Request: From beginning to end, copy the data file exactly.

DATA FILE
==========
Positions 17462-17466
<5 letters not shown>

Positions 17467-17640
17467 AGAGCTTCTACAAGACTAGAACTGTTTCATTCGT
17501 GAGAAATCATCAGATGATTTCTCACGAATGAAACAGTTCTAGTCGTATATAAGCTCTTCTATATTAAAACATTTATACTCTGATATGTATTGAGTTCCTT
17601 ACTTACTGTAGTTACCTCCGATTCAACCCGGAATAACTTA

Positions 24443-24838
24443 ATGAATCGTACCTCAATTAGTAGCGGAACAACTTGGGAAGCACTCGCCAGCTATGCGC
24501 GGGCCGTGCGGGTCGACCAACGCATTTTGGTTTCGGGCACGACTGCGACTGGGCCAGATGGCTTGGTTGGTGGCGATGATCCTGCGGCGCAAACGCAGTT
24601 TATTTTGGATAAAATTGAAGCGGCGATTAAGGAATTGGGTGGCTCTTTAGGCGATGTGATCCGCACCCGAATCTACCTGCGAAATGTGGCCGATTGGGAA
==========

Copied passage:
Positions 17462-17466
<5 letters not shown>

Positions 17467-17640
17467 AGAGCTTCTACAAGACTAGAACTGTTTCATTCGT
17501 GAGAAATCATCAGATGATTTCTCACGAATGAAACAGTTCTAGTCGTATATAAGCTCTTCTATATTAAAACATTTATACTCTGATATGTATTGAGTTCCTT
17601 ACTTACTGTAGTTACCTCCGATTCAACCCGGAATAACTTA

Positions 24443-24838
24443 ATGAATCGTACCTCAATTAGTAGCGGAACAACTTGGGAAGCACTCGCCAGCTATGCGC
24501 GGGCCGTGCGGGTCGACCAACGCATTTTGGTTTCGGGCACGACTGCGACTGGGCCAGATGGCTTGGTTGGTGGCGATGATCCTGCGGCGCAAACGCAGTT
24601 TATTTTGGATAAAATTGAAGCGGCGATTAAGGAATTGGGTGGCTCTTTAGGCGATGTGATCCGCACCCGAATCTACCTGCGAAATGTGGCCGATTGGGAA